- Created a Column with an expanded MessageListView (a list that displays all channel messages, images, and custom attachments).
- Created a MessageInput at the bottom of the Column, which is used to send new messages and attachments to the channel.
If you run the app now, you’ll find–with only a small amount of code–that you have a pretty robust messaging app complete with all the necessary functionality.
Now, you’re at the point where you can add the functionality to support audio messaging.
Add a Custom Action Widget to Record a Voice Note
To support audio messaging, you’ll add a custom action widget so users can record a voice note and send it as a message. At the end of this section, your widget should look like this:
MessageInput provide the following custom action:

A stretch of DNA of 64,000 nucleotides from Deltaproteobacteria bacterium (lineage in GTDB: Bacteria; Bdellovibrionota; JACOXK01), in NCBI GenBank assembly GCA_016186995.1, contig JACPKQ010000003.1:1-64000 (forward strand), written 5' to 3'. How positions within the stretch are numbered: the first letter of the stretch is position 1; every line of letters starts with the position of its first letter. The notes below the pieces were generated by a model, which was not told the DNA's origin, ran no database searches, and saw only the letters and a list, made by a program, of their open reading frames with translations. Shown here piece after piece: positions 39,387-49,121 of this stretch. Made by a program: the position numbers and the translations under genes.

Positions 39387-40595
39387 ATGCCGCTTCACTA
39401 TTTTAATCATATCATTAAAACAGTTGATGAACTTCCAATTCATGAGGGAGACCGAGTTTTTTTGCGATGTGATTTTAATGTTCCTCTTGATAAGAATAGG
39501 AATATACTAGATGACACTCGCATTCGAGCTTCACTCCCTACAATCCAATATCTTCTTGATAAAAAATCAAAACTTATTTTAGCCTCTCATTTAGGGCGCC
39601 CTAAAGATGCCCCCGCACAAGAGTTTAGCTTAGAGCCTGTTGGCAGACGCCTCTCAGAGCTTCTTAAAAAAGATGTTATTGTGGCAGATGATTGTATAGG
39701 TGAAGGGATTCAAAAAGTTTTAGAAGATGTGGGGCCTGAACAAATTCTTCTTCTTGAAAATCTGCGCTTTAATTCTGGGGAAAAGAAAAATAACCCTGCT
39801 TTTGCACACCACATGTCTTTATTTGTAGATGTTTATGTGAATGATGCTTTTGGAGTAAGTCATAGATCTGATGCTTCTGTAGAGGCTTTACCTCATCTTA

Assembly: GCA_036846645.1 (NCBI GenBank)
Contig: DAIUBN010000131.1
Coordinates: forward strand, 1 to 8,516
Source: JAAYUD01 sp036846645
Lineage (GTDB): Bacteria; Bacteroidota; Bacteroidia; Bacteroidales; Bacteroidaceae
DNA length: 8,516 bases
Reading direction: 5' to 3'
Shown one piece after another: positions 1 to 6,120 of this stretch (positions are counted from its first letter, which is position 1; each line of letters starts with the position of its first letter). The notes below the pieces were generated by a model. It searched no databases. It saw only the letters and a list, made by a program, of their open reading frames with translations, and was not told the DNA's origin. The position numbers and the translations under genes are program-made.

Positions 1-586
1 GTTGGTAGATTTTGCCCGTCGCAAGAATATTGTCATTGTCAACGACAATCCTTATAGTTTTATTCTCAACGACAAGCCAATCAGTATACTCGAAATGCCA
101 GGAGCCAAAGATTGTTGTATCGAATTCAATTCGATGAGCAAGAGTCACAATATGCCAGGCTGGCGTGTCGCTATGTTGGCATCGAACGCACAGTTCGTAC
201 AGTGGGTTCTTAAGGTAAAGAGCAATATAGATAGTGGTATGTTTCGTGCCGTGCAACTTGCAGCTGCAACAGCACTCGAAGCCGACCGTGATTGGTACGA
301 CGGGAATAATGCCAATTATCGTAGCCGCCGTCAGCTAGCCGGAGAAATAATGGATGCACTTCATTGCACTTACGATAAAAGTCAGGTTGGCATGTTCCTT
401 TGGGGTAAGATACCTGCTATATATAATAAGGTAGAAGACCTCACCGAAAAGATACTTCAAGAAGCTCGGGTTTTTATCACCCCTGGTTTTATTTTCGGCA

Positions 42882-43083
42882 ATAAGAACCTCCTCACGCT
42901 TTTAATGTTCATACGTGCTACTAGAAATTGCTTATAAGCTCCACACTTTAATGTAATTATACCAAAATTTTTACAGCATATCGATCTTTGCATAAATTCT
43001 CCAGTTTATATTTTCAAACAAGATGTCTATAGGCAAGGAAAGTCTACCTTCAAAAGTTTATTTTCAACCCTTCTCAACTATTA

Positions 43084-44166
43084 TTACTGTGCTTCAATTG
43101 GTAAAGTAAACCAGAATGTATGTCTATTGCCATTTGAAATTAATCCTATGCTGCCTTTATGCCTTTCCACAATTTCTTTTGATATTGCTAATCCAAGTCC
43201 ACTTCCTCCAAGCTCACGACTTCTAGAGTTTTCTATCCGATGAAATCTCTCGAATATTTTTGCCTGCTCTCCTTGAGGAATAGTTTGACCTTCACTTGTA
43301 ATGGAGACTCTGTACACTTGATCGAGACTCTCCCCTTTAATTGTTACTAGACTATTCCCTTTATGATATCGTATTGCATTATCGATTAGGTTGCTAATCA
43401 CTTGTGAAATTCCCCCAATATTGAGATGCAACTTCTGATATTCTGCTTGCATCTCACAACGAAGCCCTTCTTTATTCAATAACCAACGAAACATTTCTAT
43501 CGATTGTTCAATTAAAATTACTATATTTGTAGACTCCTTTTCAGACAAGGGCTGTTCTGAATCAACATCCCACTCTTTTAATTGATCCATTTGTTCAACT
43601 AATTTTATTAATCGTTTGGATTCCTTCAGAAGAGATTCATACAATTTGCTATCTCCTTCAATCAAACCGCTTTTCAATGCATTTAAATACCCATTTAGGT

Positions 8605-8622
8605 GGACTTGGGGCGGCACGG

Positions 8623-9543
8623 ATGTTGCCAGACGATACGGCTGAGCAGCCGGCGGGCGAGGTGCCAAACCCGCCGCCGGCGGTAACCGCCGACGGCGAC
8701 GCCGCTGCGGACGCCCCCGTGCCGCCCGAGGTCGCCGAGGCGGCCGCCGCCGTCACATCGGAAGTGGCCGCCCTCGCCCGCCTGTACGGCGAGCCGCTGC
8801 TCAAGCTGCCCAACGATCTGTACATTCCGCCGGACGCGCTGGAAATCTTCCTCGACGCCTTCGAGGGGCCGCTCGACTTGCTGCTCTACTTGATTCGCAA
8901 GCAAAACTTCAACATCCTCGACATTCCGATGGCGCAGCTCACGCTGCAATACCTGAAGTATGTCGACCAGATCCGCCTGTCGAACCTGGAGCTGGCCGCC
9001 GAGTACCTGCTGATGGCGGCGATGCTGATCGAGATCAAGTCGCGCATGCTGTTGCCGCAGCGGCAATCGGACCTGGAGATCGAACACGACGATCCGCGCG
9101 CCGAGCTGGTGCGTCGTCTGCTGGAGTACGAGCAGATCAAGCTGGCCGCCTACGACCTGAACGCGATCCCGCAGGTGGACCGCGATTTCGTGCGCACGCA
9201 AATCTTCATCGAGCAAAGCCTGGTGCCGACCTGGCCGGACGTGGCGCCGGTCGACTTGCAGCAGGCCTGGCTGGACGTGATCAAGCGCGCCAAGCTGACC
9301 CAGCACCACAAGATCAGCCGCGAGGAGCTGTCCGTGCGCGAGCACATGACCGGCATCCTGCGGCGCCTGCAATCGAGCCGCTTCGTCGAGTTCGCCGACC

You’ll create the _recordingFinishedCallback method later. First, create a new file called
record_button.dart and add the following code:
In this widget, you:
- Created an instance of Record called _audioRecorder, which uses the Record package to make it easy to capture audio recordings in Flutter. (The record package requires some minimal iOS and Android set up to use; read the Flutter Package docs for more information.)
- Created _start and _stop methods to control the audio recording.
- Created a build method that uses a GestureDetector to start stop a recording.
- Used a RecordCallback type definition to send back the string path of the recorded file (called in the _stop method).
Go back to the
channel_page.dart and create the _recordingFinishedCallback method in the _ChannelPageState class:
When the recording is finished, the _recordingFinishedCallback will be called. It does the following:
- Parses the path to the URI.
- Creates a new File from the
- Uses the then callback on
file.lengthto handle the file length as it’s retrieved (the file length is needed to upload the attachment to Stream).
- Gets the current channel using
- Calls sendMessage on the channel and provides a Message with the Attachment.